An often controversial diet, veganism, is steadily gaining popularity and credibility. With the world in dire straits, many experts argue that veganism must become the way of the future. Many celebrities, artists, politicians and everyday people practice veganism and swear its existence in their lives has been extremely positive. While transportation and industrial pollution are a huge problems that must be managed for a fruitful future, eating animals has its own serious downfalls that, when studied thoroughly, suggest that veganism may also be necessary for a healthy world.
Unfortunate news of the West Antarctic ice sheet melting and the newly released National Climate Assessment–which urges for drastic change in order to save the earth–has sparked necessary conversations about how humans should change their ways in order to save the planet. Fossil fuel extraction and use must be reduced in order for CO2 emissions to decrease, which in turn will help the climate stabilize. However, another pressing issue is often overlooked: raising animals intended for consumption is drastically harsh on the environment, and according to some studies, its demise is just as important as stifling fossil fuel use in the fight against global warming.
Every aspect of raising animals for food or dairy is harmful in some way. In order to provide adequate grazing land for large animals, such as cows, forests must be depleted. The greatest amount of deforestation is occurring in Latin America. About three-fourths of the Amazon is now grazing land and used for growing feed. Livestock also contributes significantly to greenhouse gases, particularly in the form of methane, carbon dioxide and nitrous oxide. Since the 1940’s, animal production has drastically increased, meaning animals’ contribution to greenhouse gases has also increased.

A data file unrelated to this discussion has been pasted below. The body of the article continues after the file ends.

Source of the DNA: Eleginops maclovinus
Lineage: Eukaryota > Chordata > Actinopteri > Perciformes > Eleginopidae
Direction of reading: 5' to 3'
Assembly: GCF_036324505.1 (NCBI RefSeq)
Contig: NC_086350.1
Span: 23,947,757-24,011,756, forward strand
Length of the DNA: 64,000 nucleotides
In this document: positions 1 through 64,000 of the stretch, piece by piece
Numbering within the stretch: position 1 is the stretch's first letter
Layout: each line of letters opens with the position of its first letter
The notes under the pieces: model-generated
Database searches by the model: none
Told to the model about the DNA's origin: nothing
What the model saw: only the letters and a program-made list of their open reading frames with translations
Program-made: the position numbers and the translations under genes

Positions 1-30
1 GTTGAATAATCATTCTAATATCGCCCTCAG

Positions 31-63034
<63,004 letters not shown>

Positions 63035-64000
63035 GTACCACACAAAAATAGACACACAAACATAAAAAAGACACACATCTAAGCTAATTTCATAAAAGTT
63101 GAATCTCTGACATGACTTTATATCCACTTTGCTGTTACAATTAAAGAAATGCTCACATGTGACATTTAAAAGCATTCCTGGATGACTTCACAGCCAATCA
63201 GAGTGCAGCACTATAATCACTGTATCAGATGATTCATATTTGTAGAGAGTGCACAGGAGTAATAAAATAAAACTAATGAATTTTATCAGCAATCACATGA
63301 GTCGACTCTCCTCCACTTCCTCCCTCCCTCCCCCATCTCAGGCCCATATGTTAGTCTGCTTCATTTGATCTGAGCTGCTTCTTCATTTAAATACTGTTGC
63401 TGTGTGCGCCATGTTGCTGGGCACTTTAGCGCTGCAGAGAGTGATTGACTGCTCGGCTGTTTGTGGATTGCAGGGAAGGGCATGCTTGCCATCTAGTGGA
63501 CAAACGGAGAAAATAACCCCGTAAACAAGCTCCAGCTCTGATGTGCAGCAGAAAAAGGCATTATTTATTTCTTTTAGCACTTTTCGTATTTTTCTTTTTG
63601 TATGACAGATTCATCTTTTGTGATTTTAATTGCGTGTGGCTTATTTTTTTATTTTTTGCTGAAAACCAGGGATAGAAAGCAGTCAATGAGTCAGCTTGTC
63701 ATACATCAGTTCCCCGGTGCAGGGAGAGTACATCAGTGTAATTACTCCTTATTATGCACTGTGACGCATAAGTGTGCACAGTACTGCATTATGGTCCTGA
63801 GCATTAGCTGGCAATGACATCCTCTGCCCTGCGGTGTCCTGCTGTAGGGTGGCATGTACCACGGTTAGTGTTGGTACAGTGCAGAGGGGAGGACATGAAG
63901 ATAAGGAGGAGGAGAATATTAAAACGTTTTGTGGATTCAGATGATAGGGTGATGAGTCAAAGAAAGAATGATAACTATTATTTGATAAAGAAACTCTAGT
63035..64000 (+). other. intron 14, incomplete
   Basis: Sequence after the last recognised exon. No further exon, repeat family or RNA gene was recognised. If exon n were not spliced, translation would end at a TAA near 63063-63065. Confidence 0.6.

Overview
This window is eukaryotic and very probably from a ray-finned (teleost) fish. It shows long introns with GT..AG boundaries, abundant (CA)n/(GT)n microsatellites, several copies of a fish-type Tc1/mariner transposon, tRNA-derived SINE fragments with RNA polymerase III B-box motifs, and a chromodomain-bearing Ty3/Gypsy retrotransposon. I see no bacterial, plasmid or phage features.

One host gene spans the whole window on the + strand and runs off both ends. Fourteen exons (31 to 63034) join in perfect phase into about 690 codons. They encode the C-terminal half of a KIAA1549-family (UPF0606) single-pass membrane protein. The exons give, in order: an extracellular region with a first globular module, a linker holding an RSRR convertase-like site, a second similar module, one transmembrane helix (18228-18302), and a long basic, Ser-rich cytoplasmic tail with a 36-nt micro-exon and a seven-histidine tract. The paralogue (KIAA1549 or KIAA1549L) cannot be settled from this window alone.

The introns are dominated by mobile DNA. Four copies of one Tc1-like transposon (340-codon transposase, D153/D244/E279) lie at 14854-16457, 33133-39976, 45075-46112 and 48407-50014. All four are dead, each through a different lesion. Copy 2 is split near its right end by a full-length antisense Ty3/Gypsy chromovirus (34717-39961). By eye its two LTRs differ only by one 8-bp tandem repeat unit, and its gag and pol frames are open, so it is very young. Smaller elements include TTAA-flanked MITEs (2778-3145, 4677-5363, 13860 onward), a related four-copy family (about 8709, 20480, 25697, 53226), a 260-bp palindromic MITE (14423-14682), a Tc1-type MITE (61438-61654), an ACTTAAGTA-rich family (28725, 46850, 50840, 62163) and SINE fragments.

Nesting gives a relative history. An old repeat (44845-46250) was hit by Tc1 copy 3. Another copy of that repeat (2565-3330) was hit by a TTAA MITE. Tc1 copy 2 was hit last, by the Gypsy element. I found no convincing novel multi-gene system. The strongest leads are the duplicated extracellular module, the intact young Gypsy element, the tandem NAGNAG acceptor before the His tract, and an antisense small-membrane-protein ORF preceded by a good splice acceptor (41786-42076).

Livestock animal operations are becoming more vast and incriminating each year. In order to feed the growing number of people interested in eating animals, more animals must be reared and slaughtered. This demand causes supply to increase tremendously. With this increase in animals comes an increase in waste and necessary feed. In large animal operations waste is displaced to local landmasses, where runoff of waste becomes invasive to the local soil and water supplies.
Animals in intensive animal operations, or Confined Animal Feeding Operations (CAFO’s), live a very unnatural life and are prone to illness. They are given antibiotics regularly to combat their unusual living habits, which exit the animals’ bodies through manure. This in turn ends up in the soil and water supplies of surrounding areas. Veganism focuses on not exploiting animals for their meat or bodies and, instead, aims to promote a healthy world and a healthy, sustainable future for generations to come.
Animal agriculture and its entire operation–transportation, distribution, equipment, feed, rearing–contribute more to greenhouse gas emissions than all of the entire world’s transportation. Of course, not all animal rearing operations are intensely detrimental to the environment. Small farmers who take care of their animals’ natural needs, giving them natural feed and lives outside of pens, are concerned about producing healthy meat in a much healthier way than large animal raising operations.
Studies show that much of the grain produced in the world goes to feed livestock that humans eat. This cycle is unsustainable at best and is a growing culprit in the plight of world hunger. If the crops that are currently grown to feed livestock were instead fed to humans, and livestock was not produced at the mass rate it is now, world hunger would be on the path to depletion.
Though animal agriculture is not the only contributor to the dire condition of the world, statistics show that it certainly is a main source. In order for the planet to become healthy once again humans must act and act quickly. An easy way to play an important role is to adopt veganism and end the exploitation of animals and the contamination of the earth. Veganism will become a necessary diet for the future, and it will help the earth become healthy once again.
Opinion by Courtney Heitter